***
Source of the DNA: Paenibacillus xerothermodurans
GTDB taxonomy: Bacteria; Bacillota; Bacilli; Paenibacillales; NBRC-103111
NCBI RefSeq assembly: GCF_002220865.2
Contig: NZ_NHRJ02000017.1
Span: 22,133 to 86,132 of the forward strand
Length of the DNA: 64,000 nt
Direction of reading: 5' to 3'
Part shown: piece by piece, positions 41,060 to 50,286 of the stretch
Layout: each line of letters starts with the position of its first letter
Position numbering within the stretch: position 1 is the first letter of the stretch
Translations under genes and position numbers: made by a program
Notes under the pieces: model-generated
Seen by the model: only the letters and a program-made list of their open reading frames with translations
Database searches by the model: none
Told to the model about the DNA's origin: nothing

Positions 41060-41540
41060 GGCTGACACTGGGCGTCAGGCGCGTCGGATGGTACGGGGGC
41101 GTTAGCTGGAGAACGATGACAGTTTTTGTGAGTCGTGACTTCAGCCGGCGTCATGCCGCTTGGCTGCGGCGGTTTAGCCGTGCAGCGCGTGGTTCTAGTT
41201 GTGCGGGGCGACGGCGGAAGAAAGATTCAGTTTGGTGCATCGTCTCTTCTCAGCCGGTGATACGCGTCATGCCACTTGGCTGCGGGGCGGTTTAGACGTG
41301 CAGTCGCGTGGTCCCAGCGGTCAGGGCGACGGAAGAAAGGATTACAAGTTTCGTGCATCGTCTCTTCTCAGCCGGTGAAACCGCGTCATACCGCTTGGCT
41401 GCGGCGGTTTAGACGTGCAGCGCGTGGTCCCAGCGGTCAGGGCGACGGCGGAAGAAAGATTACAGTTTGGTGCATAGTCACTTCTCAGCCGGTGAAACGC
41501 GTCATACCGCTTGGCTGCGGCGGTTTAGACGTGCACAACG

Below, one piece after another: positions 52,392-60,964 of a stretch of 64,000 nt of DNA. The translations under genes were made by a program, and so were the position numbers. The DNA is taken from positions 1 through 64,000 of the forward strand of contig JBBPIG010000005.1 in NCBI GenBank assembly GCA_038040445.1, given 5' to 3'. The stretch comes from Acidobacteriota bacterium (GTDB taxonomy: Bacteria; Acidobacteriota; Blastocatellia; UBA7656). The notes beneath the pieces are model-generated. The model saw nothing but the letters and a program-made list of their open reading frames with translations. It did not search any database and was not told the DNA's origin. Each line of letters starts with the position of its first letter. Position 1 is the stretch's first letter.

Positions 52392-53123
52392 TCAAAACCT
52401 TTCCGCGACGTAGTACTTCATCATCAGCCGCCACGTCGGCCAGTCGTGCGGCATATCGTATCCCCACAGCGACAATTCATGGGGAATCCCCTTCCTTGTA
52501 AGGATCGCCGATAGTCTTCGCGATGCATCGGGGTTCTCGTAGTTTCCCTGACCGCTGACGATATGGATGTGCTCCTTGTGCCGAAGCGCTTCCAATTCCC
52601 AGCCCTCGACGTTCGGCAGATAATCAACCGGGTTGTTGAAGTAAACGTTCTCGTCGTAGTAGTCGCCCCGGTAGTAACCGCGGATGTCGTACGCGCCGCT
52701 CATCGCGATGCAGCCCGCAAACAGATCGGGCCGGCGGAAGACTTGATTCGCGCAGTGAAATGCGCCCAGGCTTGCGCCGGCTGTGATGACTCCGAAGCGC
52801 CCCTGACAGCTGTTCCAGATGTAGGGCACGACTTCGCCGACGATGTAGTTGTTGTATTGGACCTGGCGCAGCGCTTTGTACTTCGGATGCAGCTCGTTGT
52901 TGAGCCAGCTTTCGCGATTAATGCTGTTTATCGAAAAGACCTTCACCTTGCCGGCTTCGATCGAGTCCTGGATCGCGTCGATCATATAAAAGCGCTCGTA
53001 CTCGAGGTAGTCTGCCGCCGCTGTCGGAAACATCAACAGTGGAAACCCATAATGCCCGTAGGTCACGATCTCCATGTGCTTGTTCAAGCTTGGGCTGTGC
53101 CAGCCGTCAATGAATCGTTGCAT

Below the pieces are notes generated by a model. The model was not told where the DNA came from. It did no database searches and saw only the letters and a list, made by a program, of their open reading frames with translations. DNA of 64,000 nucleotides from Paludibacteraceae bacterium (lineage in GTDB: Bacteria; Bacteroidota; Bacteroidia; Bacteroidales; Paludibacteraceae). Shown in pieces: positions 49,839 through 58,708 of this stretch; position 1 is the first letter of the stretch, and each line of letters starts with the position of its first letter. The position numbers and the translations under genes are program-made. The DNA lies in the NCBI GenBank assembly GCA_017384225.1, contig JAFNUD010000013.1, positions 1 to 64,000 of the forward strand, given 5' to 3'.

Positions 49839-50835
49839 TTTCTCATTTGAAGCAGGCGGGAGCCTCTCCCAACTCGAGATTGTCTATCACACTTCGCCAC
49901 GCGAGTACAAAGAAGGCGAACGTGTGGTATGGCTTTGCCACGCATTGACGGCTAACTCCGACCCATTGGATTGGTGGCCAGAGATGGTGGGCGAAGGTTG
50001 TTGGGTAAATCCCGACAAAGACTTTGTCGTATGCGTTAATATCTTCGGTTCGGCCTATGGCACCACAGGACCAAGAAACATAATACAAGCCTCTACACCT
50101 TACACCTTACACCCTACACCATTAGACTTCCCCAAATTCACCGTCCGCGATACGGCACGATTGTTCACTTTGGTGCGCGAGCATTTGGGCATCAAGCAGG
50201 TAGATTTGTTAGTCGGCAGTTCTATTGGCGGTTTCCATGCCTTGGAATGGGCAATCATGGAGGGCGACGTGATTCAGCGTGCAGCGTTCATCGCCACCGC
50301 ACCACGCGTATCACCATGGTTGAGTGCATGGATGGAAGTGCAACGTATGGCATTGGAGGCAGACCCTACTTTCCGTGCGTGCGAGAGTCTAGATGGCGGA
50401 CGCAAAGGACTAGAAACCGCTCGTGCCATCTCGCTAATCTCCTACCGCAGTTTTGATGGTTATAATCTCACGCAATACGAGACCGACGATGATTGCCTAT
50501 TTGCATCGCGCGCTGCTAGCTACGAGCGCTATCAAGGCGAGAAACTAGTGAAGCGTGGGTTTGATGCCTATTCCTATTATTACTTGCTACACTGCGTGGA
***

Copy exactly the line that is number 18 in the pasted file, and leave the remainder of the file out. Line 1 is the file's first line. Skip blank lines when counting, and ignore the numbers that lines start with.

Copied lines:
41101 GTTAGCTGGAGAACGATGACAGTTTTTGTGAGTCGTGACTTCAGCCGGCGTCATGCCGCTTGGCTGCGGCGGTTTAGCCGTGCAGCGCGTGGTTCTAGTT